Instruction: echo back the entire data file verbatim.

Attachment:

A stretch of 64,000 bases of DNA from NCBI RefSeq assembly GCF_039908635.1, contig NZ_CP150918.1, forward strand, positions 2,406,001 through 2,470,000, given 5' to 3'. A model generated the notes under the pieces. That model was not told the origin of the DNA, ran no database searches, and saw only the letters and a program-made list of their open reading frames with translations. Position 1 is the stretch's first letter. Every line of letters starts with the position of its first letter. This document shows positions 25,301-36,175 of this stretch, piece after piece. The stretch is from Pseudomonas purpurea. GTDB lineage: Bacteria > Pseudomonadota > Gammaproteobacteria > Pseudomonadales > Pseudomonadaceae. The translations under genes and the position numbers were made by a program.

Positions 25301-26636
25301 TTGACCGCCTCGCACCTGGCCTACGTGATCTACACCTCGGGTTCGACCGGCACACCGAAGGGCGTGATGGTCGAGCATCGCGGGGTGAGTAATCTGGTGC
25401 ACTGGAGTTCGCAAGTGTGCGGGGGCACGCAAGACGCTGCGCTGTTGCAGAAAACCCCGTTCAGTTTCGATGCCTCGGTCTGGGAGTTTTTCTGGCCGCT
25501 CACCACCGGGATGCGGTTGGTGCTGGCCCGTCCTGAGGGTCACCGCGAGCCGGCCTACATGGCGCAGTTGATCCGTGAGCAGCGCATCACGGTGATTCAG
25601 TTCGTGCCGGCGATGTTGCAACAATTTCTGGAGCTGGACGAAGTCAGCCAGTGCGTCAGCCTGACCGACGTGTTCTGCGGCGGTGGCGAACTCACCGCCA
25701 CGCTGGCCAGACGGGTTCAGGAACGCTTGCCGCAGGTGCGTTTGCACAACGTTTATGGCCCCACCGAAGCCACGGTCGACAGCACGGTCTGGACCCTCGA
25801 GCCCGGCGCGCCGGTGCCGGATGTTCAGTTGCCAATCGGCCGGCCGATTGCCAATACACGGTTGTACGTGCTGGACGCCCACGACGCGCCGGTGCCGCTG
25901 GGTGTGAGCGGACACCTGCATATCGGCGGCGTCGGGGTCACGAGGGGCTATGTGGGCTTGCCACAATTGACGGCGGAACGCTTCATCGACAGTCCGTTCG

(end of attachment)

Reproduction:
A stretch of 64,000 bases of DNA from NCBI RefSeq assembly GCF_039908635.1, contig NZ_CP150918.1, forward strand, positions 2,406,001 through 2,470,000, given 5' to 3'. A model generated the notes under the pieces. That model was not told the origin of the DNA, ran no database searches, and saw only the letters and a program-made list of their open reading frames with translations. Position 1 is the stretch's first letter. Every line of letters starts with the position of its first letter. This document shows positions 25,301-36,175 of this stretch, piece after piece. The stretch is from Pseudomonas purpurea. GTDB lineage: Bacteria > Pseudomonadota > Gammaproteobacteria > Pseudomonadales > Pseudomonadaceae. The translations under genes and the position numbers were made by a program.

Positions 25301-26636
25301 TTGACCGCCTCGCACCTGGCCTACGTGATCTACACCTCGGGTTCGACCGGCACACCGAAGGGCGTGATGGTCGAGCATCGCGGGGTGAGTAATCTGGTGC
25401 ACTGGAGTTCGCAAGTGTGCGGGGGCACGCAAGACGCTGCGCTGTTGCAGAAAACCCCGTTCAGTTTCGATGCCTCGGTCTGGGAGTTTTTCTGGCCGCT
25501 CACCACCGGGATGCGGTTGGTGCTGGCCCGTCCTGAGGGTCACCGCGAGCCGGCCTACATGGCGCAGTTGATCCGTGAGCAGCGCATCACGGTGATTCAG
25601 TTCGTGCCGGCGATGTTGCAACAATTTCTGGAGCTGGACGAAGTCAGCCAGTGCGTCAGCCTGACCGACGTGTTCTGCGGCGGTGGCGAACTCACCGCCA
25701 CGCTGGCCAGACGGGTTCAGGAACGCTTGCCGCAGGTGCGTTTGCACAACGTTTATGGCCCCACCGAAGCCACGGTCGACAGCACGGTCTGGACCCTCGA
25801 GCCCGGCGCGCCGGTGCCGGATGTTCAGTTGCCAATCGGCCGGCCGATTGCCAATACACGGTTGTACGTGCTGGACGCCCACGACGCGCCGGTGCCGCTG
25901 GGTGTGAGCGGACACCTGCATATCGGCGGCGTCGGGGTCACGAGGGGCTATGTGGGCTTGCCACAATTGACGGCGGAACGCTTCATCGACAGTCCGTTCG